3. This exemption applies ONLY to shot guns falling under section 2 of the Firearms Act 1968 (as amended).

4. Any person under 15 using a shot gun must be supervised by a person of, or over, 21. (Firearms Act 1968, Section 22(3)).

5. Prohibited persons as defined by Section 21 of the Firearms Act 1968 (If known) must not be permitted to be in possession of guns or ammunition.

6. The owners of any shot guns used on the site are reminded that the security of those guns remains solely their responsibility." 



Good reason

It must be stressed that this section relates to shotguns (Section 2 weapons) only. "Good reason" for Section 1 Firearms is a different entity and dealt with under the firearms section. But see also Government Proposals.

The Firearms (Amendment) Act 1988 revised the criteria set out in Section 28 of the 1968 Act for the grant and renewal of a shotgun certificate, so as to allow Chief Officers of Police more discretion to make enquiries into applications. It is important to note how the criteria differ from those in respect of applications for Section 1 weapons. No certificate shall be granted or renewed if the Chief Officer of Police:

arrow Has reason to believe that the applicant is prohibited by the Act from possessing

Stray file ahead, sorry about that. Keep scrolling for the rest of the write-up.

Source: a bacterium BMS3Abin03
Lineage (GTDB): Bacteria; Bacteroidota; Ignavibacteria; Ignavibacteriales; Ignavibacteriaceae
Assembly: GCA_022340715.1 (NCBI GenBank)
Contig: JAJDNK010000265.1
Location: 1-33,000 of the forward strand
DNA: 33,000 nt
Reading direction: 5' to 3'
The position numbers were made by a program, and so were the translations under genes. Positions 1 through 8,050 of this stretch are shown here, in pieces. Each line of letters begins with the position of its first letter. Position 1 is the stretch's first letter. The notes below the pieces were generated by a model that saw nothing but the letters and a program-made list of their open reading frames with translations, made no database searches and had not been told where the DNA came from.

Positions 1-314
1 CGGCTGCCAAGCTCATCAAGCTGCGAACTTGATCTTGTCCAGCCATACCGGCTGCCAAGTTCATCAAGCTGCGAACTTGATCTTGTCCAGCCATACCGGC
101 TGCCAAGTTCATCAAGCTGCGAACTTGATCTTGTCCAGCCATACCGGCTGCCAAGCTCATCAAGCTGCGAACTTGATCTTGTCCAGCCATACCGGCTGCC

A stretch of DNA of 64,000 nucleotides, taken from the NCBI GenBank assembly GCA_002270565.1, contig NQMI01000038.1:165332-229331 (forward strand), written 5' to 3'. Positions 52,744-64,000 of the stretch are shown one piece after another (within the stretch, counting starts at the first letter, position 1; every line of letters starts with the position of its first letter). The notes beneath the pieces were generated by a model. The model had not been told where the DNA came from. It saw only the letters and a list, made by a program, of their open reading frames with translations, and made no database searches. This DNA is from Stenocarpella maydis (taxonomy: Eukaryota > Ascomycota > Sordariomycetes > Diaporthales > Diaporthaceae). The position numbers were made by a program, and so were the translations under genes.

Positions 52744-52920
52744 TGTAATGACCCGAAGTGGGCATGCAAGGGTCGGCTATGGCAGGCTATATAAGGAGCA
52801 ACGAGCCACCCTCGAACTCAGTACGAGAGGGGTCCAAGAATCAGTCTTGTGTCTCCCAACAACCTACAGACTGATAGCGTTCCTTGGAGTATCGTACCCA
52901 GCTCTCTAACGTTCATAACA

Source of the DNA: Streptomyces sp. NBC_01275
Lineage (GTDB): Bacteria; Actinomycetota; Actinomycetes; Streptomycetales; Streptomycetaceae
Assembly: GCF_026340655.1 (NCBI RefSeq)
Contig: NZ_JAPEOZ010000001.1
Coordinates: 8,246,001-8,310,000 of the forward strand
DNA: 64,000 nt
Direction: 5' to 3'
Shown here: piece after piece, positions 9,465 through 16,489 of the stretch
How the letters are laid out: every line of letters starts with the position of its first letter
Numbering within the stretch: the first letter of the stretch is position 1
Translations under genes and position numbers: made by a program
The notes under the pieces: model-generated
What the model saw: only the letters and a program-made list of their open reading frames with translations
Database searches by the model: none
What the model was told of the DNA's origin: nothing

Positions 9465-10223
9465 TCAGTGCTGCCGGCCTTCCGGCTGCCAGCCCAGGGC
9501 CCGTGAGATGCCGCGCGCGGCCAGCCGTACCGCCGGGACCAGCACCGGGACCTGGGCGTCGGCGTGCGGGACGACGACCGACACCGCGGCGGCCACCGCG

a shotgun; OR
arrow Iis satisfied that the applicant does not have a good reason for possessing, purchasing or acquiring a shotgun

However, the Act does not require the applicant to make out a good case for being granted a shotgun certificate, but extends the Chief Officer's grounds for refusing one.

Each and every application will be judged on its own merit, but the usual reasons for requiring a shotgun include the following:

Clay pigeon shooting

We strongly believe that it is always best to join a reputable club first, before applying for your shotgun certificate. You will find most clubs helpful and very keen to assist you in many ways.

You can, not only get expert advice and assistance to help you make the right choices in your chosen sport, but gain valuable experience as well. However, non-certificate holders can only shoot at artificial targets, with clubs approved by the Chief Officer of Police, on specific days allowed by their Section 11(6) permit.

Vermin control

Unlike a firearm certificate, a shotgun certificate does not include any specific conditions as to where you are allowed to shoot. However "Land-use", as it is called when shooting vermin, should only be indulged over farmland or other similar large areas. Even so the greatest care must be taken to ensure that other people are not within your line of fire.

The permission of the land owner is paramount.


Using replica muskets, many people enjoy the pastime of re-enacting Civil and Colonial Wars. Some even make their own muskets and uniform. The sight of a large army in full uniform skirmishing with the enemy is quite a spectacle. There are many societies and associations which specialise in this field, so if this is where your interest lies, we would advise you to contact them directly. They will be only too eager to accept new recruits.